Turkey's Human Rights Association revealed that 20 inmates died in prison in Turkey during the first nine months of 2020. Data also showed that there are currently 1,605 sick prisoners in Turkey, 604 of which are seriously ill.
Main opposition Republican People's Party (CHP) Istanbul deputy Sezgin Tanrıkulu has been appointed as key advisor to CHP leader Kemal Kılıçdaroğlu.
A thousand words that participants will submit to an online effort will be released on the 1,000th day of philanthropist, businessman and human rights activist Osman Kavala's incarceration. The deadline for participation was set for July 23.
Top court rejects CHP’s application for annulment of prisoner release law with regards to its ‘form’
Turkey’s Constitutional Court has rejected the main opposition CHP's application for the annulment of the recently enacted prisoner release law – in regards to the law’s form. The CHP said in its application that the legal amendment is in fact a “covert special amnesty,” which is why it requires the approval of at least three fifths of lawmakers in parliament.
Imprisoned columnist from daily Yeni Çağ is being refused healthcare despite his grievances, his lawyer said. The journalist has reportedly been refused a visit to the infirmary for 20 days, and one to the doctor in 10 days.
A parliamentary question inquiring about the number of personal applications made to the Justice Ministry about prison torture incidents was left unanswered. Instead, the Justice Ministry noted the existence of a committee that "meticulously inspects" and "swiftly takes necessary" action about torture incidents.
Amnesty International started a campaign to urge Turkey's Justice Ministry to release journalists, opposition politicians and activists from prison amid the COVID-19 pandemic. The NGO noted that jailed prominent novelist Ahmet Altan and imprisoned businessman and philanthropist Osman Kavala are both over 60, and former co-chair of the pro-Kurdish Peoples' Democratic Party (HDP), Selahattin Demirtaş, has been suffering from a heart condition in prison.
An inmate has died of the novel coronavirus in Istanbul's Silivri Prison, whereas the number of patients infected with the virus in the prison increased to 82, prosecutors announced on May 22.
A deputy from the Kurdish issue-focused Peoples' Democratic Party (HDP) said that inmates from the southeastern Bayburt Prison reported being given one mask to share among eight of them and a lack of hot water for the past two months. Inmates also reported prison guards who come in close contact with the inmates, violating COVID-19 measures.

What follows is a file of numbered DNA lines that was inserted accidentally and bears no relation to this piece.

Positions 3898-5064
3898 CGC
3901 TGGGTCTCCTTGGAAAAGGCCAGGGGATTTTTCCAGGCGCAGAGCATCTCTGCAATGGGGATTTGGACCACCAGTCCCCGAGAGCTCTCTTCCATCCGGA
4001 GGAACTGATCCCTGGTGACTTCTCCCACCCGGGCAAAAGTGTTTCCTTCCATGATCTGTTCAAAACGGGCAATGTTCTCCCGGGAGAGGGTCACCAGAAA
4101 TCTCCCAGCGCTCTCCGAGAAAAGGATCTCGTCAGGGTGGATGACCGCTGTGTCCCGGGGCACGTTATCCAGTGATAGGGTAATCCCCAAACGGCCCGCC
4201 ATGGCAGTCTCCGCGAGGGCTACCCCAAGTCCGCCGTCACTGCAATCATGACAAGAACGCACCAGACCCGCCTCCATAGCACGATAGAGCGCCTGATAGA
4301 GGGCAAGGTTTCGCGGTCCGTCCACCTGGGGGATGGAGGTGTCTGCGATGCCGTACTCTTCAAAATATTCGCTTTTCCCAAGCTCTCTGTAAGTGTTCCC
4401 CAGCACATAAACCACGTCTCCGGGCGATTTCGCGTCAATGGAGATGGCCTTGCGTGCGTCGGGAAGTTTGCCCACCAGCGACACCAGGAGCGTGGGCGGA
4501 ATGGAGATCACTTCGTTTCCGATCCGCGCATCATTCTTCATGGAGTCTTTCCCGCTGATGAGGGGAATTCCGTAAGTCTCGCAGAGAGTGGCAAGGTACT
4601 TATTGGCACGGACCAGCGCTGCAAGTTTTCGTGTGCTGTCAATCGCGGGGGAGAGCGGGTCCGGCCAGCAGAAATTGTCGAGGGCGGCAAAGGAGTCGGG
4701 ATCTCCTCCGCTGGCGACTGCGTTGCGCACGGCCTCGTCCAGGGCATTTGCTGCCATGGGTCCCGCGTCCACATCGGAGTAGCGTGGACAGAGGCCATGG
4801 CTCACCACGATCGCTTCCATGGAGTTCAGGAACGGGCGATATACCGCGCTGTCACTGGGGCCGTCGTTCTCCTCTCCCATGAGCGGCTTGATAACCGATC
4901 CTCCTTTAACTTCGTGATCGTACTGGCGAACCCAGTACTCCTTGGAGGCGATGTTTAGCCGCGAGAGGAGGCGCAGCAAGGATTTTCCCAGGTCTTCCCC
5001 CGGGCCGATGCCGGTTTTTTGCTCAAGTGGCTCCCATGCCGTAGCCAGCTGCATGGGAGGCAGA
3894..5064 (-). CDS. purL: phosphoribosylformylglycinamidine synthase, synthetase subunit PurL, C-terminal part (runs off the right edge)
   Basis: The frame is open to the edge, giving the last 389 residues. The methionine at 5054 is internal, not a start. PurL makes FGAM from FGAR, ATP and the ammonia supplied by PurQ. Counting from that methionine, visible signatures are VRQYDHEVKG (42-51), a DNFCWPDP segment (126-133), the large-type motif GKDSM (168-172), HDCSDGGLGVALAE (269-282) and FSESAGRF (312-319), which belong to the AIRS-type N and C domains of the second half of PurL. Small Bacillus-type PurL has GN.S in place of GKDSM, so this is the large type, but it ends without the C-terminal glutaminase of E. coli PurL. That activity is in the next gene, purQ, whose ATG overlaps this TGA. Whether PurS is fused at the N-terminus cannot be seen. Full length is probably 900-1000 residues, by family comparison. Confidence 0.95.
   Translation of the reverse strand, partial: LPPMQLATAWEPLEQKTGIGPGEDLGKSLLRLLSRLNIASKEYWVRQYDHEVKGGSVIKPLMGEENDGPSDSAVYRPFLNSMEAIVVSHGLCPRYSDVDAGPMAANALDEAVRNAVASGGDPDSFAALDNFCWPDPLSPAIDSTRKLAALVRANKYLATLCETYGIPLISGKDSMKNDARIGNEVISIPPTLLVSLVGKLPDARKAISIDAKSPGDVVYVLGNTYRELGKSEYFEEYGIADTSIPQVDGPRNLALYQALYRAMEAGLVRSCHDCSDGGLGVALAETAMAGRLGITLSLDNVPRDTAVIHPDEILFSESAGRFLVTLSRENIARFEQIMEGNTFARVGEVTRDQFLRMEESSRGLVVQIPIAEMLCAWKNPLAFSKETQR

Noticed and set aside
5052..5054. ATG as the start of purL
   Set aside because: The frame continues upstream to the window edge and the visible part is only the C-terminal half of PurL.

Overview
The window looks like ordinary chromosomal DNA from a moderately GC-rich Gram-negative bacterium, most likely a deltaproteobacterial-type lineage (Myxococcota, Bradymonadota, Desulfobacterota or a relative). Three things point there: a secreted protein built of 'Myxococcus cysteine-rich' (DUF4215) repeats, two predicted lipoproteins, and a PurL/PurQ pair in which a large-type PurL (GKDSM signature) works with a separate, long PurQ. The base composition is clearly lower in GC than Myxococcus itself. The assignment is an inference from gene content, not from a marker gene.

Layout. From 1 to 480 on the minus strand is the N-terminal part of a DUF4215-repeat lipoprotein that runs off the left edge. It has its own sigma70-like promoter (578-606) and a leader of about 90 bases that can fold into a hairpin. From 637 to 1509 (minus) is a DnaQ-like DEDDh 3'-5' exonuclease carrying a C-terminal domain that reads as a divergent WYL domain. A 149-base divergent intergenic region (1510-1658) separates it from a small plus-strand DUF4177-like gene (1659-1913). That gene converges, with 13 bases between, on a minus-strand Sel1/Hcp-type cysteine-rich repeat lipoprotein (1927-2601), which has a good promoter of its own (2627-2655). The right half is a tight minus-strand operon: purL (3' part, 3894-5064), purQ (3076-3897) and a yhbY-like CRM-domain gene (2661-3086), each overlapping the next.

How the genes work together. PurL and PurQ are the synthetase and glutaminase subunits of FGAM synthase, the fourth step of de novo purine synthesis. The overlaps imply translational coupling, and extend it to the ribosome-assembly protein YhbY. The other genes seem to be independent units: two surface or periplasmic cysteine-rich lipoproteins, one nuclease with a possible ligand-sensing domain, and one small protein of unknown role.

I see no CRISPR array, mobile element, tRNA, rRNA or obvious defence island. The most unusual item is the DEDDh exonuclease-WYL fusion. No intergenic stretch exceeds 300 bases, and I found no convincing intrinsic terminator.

Turkey's Constitutional Court (AYM) ruled that ten prisoners' right to free communication was violated when their letters were confiscated. The letters had been about rights violations in prisons in Turkey, and had been confiscated on the grounds that they were detrimental to the prisons.
Hacı Bişkin reports: Istanbul's Silivri prison, which houses 23,000 inmates, has the highest number of prisoners who have tested positive for the novel coronavirus of any penal institution in Turkey. According to the testimony of one prisoner, 39 prisoners with the virus are being held in the same dormitory-style ward.
Turkey’s social services experts and politicians agree that incarcerated minors are under increased risk during the COVID-19 pandemic, and that the government should make an organized effort to protect them. Suggestions varied from releasing incarcerated children altogether to allowing unlimited phone calls.
Inmates at southeastern Urfa prison have been reporting a serious shortage of cleaning supplies and a lack of precautions against COVID-19, a pro-Kurdish People's Democratic Party (HDP) deputy said. Prison guards also reportedly violate social distancing measures during their ward searches that they conduct in groups twice a week.
In this week’s episode, Duvar English’s editor-in-chief Cansu Çamlıbel and pollster Can Selçuki are joined by journalist Mehveş Evin to discuss the grim consequences of Turkey's recent parole law for some women who fear that their abusive spouses might appear on their doorstep any time soon. They also analyze how women's rights are perceived by Turkish society in general and why more than half of the population think that women's problems are exaggerated.
Müslüm Aslan was in prison for stabbing his wife. When he was released due to the new parole law, he went to see his children, who were staying at their grandparent’s house with their mother. He took them home, tortured and beat his 9-year-old daughter to death in front of his two sons.